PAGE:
Wednesday, 30 April 2008

Finnish Housing Market Peak Reached

"The stock of housing loans extended to households by MFIs amounted to EUR 63.5 billion at the end of March, with an average interest rate of 5.00%."

"The annual growth rate of the housing loan stock declined to 11.9%, down from 12.2% in February. "

"The annual growth rate of the corporate loan stock has risen clearly in recent months, accelerating to 16.1% in March, compared with 13.5% in February and 11.8% in January. "

According to the Bank of Finland, there is a clear deceleration on the housing loan front but a clear overheating on the business side, a clear sign of the end of a cycle.

Finnish Real Estate Plunging?

"The growth in the prices of old apartments has calmed down and even dropped slightly in some areas, the union of real estate agents said in a statement Wednesday.

According to the union the sales times of apartments have grown longer and at the beginning of the year were on average 65 days.

Buyers are now more careful due to rising interest rates, economic uncertainties and concerns about the future."

Buyers , if there are still left, are concerned about house price not about interest rates. Let me remind you that interest rates a 4% , is still a low rate when you observe the inflation pressure comming from all directions : food rise, oil rise, salary rise in emerging market, currency appreciation in emerging market.

People will be fool to think that interest rates will go back to the 2% reached in 2003. This is something from the past. At best interest rates will fall to 3% in 2009 if you have a global economical deceleration with UK, US , Spain, Ireland and Italy falling into recession in 2008 followed by Finland, Sweden, Danmark in 2009...then maybe rate will fall to 3% .

Now what would that mean to the housing market? well people will be better off having cash instead of an illiquid asset during recession time. Price will come down with a risk of a sharp downturn if the recession transforms itself into a depression monster. After it will be known sometime in the second half, during that time we will see if US and UK will be plunging in their worst recession ever seen by the current generation.

Bleak or black, the outlook could turn green or red, it's all depends on how much greed has been poured in the past 5 years... This time the swan might turn into the ugly duck...

Monday, 28 April 2008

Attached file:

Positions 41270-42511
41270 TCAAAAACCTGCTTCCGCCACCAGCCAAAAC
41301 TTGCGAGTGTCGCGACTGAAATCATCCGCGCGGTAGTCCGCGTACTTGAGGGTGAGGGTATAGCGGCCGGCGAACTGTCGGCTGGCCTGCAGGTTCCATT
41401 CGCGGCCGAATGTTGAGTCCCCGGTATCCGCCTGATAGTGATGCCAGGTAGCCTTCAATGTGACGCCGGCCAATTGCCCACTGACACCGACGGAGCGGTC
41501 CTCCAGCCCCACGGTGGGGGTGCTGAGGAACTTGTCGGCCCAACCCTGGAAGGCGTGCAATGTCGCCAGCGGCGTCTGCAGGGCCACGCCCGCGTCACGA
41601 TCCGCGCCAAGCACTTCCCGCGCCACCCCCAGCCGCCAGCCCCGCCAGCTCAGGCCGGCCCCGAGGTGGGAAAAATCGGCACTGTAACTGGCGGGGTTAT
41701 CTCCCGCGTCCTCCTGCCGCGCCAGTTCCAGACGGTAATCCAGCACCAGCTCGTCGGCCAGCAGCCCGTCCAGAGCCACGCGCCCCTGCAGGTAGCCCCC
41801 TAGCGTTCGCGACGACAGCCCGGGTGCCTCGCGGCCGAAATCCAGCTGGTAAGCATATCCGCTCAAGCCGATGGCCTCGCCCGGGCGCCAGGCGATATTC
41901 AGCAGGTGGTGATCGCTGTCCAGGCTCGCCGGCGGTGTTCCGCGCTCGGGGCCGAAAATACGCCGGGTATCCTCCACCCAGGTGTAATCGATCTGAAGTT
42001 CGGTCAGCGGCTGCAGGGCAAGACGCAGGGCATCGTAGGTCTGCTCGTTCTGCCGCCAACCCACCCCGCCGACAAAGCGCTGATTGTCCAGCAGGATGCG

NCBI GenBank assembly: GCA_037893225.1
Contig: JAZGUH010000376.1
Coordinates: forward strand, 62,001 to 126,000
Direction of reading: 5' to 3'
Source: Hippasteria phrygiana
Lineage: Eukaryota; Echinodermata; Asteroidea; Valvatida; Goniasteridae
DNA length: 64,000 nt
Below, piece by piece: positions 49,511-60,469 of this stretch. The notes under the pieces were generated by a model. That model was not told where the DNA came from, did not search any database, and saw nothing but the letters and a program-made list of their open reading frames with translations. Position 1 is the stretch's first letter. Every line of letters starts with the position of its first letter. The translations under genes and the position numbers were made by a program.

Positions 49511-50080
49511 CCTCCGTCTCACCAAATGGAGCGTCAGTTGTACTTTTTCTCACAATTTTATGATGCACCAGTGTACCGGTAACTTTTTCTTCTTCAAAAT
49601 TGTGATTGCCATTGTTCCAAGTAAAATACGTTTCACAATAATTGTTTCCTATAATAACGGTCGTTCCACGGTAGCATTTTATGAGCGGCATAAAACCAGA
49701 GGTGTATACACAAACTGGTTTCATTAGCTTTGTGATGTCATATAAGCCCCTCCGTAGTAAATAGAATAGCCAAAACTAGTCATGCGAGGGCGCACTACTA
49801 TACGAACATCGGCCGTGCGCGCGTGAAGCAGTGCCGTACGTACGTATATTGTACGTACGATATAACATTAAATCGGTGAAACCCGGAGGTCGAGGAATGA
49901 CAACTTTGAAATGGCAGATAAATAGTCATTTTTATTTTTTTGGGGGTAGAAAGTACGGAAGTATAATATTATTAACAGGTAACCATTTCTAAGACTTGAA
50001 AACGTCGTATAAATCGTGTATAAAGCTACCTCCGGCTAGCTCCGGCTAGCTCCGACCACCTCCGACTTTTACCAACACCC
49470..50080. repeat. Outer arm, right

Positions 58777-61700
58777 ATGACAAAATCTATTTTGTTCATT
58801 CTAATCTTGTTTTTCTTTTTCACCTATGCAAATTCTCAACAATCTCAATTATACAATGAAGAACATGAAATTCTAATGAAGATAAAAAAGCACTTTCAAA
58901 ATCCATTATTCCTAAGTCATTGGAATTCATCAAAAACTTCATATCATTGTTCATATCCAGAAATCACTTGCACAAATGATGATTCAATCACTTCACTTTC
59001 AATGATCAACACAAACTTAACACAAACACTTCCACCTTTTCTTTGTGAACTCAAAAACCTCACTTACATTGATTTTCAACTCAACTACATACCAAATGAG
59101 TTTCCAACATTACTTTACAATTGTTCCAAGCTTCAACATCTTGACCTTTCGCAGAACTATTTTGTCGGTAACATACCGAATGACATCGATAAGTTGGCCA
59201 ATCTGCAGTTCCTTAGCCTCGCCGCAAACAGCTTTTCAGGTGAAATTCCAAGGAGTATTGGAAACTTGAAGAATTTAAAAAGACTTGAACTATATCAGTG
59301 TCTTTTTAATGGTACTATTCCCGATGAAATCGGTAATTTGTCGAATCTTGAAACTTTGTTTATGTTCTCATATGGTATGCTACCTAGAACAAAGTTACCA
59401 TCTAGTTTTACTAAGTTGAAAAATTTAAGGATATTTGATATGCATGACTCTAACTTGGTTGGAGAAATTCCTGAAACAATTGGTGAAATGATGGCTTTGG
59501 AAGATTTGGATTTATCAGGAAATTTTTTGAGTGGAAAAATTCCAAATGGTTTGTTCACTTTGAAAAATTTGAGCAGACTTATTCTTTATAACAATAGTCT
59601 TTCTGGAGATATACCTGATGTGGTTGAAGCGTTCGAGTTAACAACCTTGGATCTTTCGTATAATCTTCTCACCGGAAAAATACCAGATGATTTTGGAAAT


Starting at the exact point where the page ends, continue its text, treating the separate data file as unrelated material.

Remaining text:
48% Rise in Debt and Claim Cases

"The payment problems associated with consumer credit loans and instant loans are increasing at a brisk pace in Finland.

In 2007, Finnish district courts made a record number of decisions relating to cases involving debts and other claims.

The number of such cases was more than 113,000, which
was higher than ever before in the past 20 years and more. When comparing with the previous year, the growth is as much as 48 per cent.
Moreover, the figures have doubled over the past ten years.

some experts’ view, the increasing number of problems relating to debt collection is a sign of an upcoming recession.

”It is possible that debt collection becomes more active prior to a recession period, when companies are trying to collect all the money they can before individuals with payment difficulties are driven to insolvency”, says Antero Nuotto from the Helsinki District Court.

You really wonder how and why people are able to accumulated so much debt. Finland is behaving in completely different way compared to continental Europe where a slow down in credit has already been perceived.

You can clearly see it on residential housing, where banks have not put any brake in lending money to people for buying an asset that is clearly inflated. Why do they do that? do they think they are smarter or are they just pushing people into trouble for profiting of the situation later??

Thursday, 24 April 2008

Government : Pretty Bad Privacy

...Stupid like a fox...

"The government on Thursday approved a proposal to change Finland's Data Protection Act to help companies prevent leakage of corporate secrets."

"If the amendment is passed by Parliament, at the beginning of next year companies will under certain circumstances be able to look at the addresses to which employee e-mails have been sent, for example."

So If people are stupid indeed they will be using the company email service to send corporate secret...

Are the people behind this law stupid ( a fox)?

Second point, are they, as well, going to monitor emails send through google Gmail, Yahoo mail, hotmail etc...? are they going to ban employees access to those email providers from internet access?

if they really want to protect corporate secret then they will need to :

1-forbid any internet access

2-remove any cd/disk drive

3-remove any USB port

4-disable printers

5-disallow the use of mobile phone or digital camera

6-body check each person when they finnish their work

7-check people social connections, monitor phone calls
8- Make sure that the email storage are located in the company own network